First phage therapy center in the U.S. signals growing acceptance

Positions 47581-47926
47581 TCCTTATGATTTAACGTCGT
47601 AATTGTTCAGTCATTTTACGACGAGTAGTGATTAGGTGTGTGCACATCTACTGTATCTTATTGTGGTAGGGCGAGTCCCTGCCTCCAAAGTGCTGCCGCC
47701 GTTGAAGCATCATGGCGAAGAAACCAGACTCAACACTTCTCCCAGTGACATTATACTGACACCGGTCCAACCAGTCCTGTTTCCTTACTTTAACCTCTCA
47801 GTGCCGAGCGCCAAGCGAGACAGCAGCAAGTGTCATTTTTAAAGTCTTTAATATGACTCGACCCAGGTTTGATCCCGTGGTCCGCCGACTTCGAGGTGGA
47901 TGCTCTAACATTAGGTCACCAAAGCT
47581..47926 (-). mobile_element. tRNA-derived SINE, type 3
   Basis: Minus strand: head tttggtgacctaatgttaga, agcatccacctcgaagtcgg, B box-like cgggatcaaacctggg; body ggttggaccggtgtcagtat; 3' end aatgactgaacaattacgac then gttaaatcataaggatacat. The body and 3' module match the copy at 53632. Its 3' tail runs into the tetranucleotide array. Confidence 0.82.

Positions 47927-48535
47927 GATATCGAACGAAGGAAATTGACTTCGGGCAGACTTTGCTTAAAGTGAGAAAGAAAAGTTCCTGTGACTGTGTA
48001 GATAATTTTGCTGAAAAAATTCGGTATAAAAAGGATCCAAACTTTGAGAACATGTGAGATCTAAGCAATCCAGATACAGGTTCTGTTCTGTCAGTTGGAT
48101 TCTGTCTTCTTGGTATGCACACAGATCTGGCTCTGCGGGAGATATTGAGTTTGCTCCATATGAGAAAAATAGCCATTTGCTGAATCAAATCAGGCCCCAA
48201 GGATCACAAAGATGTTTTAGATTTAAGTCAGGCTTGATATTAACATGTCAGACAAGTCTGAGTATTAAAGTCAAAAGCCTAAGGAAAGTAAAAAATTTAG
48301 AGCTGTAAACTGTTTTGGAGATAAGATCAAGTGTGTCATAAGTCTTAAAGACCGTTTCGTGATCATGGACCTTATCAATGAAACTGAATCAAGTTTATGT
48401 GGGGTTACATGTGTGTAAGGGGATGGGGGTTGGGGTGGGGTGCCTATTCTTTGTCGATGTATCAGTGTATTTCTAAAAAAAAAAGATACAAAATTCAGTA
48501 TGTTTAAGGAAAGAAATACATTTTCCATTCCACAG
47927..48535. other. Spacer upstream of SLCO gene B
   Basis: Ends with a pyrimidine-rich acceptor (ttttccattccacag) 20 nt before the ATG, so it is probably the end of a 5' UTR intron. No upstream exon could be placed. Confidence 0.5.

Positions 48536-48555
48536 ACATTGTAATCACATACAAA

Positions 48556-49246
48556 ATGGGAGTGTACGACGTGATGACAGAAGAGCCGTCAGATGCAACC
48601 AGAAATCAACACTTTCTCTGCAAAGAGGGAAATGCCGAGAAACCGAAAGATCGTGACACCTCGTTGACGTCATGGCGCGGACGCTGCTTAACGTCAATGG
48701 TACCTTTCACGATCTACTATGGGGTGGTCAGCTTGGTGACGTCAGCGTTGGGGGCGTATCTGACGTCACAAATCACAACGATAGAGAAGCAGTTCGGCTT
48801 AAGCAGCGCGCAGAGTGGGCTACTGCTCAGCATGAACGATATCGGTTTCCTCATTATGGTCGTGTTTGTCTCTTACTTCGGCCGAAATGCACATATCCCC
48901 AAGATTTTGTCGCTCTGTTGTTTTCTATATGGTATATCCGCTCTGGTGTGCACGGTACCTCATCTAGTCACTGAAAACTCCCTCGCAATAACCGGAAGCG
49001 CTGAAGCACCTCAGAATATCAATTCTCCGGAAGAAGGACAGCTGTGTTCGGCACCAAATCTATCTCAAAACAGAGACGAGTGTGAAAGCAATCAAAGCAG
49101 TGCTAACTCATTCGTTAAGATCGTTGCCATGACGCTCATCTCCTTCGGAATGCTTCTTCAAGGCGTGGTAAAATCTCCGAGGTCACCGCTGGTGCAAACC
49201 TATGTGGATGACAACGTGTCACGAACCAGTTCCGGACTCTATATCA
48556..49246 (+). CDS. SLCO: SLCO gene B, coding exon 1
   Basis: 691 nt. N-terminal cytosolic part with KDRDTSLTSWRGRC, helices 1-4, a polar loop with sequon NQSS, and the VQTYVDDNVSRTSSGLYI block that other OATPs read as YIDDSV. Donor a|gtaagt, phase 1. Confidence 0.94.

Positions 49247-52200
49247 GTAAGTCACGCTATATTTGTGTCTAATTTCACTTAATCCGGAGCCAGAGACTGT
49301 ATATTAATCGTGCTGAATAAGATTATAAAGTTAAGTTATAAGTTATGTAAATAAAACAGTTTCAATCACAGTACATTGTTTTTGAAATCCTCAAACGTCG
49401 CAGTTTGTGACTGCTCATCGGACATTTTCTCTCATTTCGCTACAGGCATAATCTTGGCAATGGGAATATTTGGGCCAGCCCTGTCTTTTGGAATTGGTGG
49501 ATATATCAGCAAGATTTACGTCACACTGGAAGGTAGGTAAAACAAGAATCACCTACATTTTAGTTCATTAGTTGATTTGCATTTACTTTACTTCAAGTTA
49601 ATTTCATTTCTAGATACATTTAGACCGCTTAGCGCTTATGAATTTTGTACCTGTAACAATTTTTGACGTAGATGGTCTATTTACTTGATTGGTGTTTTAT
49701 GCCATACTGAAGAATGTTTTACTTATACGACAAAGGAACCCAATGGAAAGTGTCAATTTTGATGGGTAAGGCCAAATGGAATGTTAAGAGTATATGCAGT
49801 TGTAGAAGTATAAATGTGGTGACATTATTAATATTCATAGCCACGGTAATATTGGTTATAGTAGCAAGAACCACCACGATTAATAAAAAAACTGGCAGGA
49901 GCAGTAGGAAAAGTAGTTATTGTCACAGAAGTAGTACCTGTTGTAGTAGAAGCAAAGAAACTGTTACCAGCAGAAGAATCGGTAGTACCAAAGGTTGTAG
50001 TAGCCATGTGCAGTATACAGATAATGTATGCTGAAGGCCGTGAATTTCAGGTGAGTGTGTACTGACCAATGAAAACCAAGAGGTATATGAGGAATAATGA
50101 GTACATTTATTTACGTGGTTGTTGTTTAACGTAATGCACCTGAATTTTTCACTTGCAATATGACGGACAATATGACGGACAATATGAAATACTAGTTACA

first_imgIn some ways, the Center for Innovative Phage Applications and Therapeutics simply gives a name — and $1.2 million — to an institute that already exists. After word got out that Strathdee and her husband’s doctors had managed to save his life with a bacteriophage — literally, a bacteria-eater — her inbox filled with pleas for a repeat performance. They came from all over: the U.S., the U.K., Australia, India, China, Albania. In almost every case, there was someone dying because of antibiotic-resistant bacteria. Viruses that had specifically evolved to kill those microbes might be able to help. “Trust me, at the Eliava, we have tried to convince people that phages are a safe and good alternative to antibiotics for many years,” said Mzia Kutateladze, the director of the Eliava Institute. “Finally the people agreed to use it, and we are very happy, of course.” She estimated that Eliava’s phage therapy center gets around 15 to 20 Americans every year.“There really is, thankfully, some momentum building … around these non-traditional therapies,” said Dr. Helen Boucher, an infectious disease specialist at Tufts Medical Center in Boston, who is not involved with the UCSD project. “I would think of this more in a high-risk, high-reward category. This is largely uncharted territory. … At the end of the day, if you have a product that can work against antibiotic-resistant organisms that isn’t antibiotics, that would be huge.”The news that her brainchild had been funded took Strathdee by surprise in late May. She was at a ceremony for UCSD professors with endowed chairs, at which all of them received medals. “The chancellor’s literally putting the medal around my neck, and he said, ‘Hey, I just sent you some money today,’” she recalled.The new center will collaborate with companies such as AmpliPhi Biosciences and Adaptive Phage Therapeutics to treat future patients. Some of them will have cystic fibrosis, which causes mucus in the lungs to be overly sticky, often allowing drug-resistant microbes to proliferate. Others might have long-term infections that are preventing them from getting organ transplants. Yet others will have implanted devices, which sometimes provide the nooks and crannies where bacteria can grow into a slimy film.“The sad thing is that there is going to be no shortage of patients,” said Strathdee. Tags infectious diseasevirology Related: Bacteriophage are viruses that infect bacteria. David Gregory & Debbie Marshall/ Wellcome Collection HealthFirst phage therapy center in the U.S. signals growing acceptance A patient’s legacy: Researchers work to make phage therapy less of a long shot Related: [email protected] Comparing the Covid-19 vaccines developed by Pfizer, Moderna, and Johnson & Johnson To save a young woman besieged by superbugs, scientists hunt a killer virus General Assignment Reporter Eric focuses on narrative features, exploring the startling ways that science and medicine affect people’s lives. The announcement is also symbolic of a wider shift. With the rise of antibiotics in the 1930s and ’40s, phages went out of fashion in the U.S. But the person who had named them, a Canadian microbiologist named Felix d’Herelle, moved to Tbilisi, in the republic of Georgia, continuing his research at an institute that attracted the admiration of Joseph Stalin himself. Even after d’Herelle’s death, the Eliava Institute kept the flame of phage therapy alive.That hardly helped the viruses’ reputation in America during the Cold War. “It was commie science; there was a taint to it,” explained Dr. William Summers, a phage biologist, historian, and professor emeritus at Yale University.Even though phages continued to be an important part of lab science, the researchers who used them thought they were good for just that: research. The idea of using them for therapy was almost a joke.Then, as antibiotic resistance grew into a worldwide crisis — one that kills some 23,000 Americans a year — that joke started sounding more and more appealing. The funding of a center to administer and collect data on phage therapy is a reversal, of sorts: An admission that this long-disparaged idea is worth a million-dollar second glance. Getting phage therapy to a patient can be a bit a puzzle. These viruses are picky about the microbes they feast on, so you often need to take a swab of the patient’s bacteria, nurture it in a dish, and then test which phages are able to kill it off. You need to make sure that the phages in question will explode a bacterial cell, rather than settling comfortably inside like lice on a kindergartener’s scalp. And then you need to purify it before delivery, so there aren’t any bacterial leftovers that might poison the person instead of saving them.There’s also plenty of bureaucracy, because phages have not been approved by the Food and Drug Administration.It’s often a crazy rush to find the right phage with emails and calls and tweets, then getting emergency experimental approval — and that was largely what happened for the five other patients who’ve been treated with phages at UCSD since Strathdee’s husband was revived.“We wanted to make it so it isn’t such a scramble,” said Dr. Robert “Chip” Schooley, an infectious disease specialist at UCSD, who administered the phage to Strathdee’s husband, and who is also co-director of the new center. @ericboodman Sometimes, Strathdee and her network couldn’t act fast enough, and the patient died. But occasionally, it worked out. “I’ve had a second job as a phage-wrangler,” said Strathdee, who is the associate dean of global health sciences at UCSD, and who has been named a co-director of the new center. “When we started to treat patients, each one was like reinventing the wheel all over again: The phone calls at the 11th hour, the paperwork.”advertisement By Eric Boodman June 21, 2018 Reprints When her husband was dying of a drug-resistant infection, Steffanie Strathdee had a last-ditch idea. They could try treating him with a virus that would kill the bacteria colonizing his insides. The method, called phage therapy, was popular in former Soviet republics, but had mostly been abandoned in the U.S. Researchers had to hunt for the right virus in Texas pigsties and sewage treatment plants.That was 2016. Phage therapy is still very much experimental — but it’s come a long way since then. New companies have popped up, hoping to get approval to sell these viruses as drugs. A phage directory has come together, lab by lab, helping doctors figure out who has which virus.Now, the U.S. is getting its first phage therapy center, at the University of California, San Diego. Its mission is to run clinical trials, but also to streamline the mad dash to secure the right phage before a patient dies.advertisement About the Author Reprints Trending Now: Eric Boodmanlast_img read more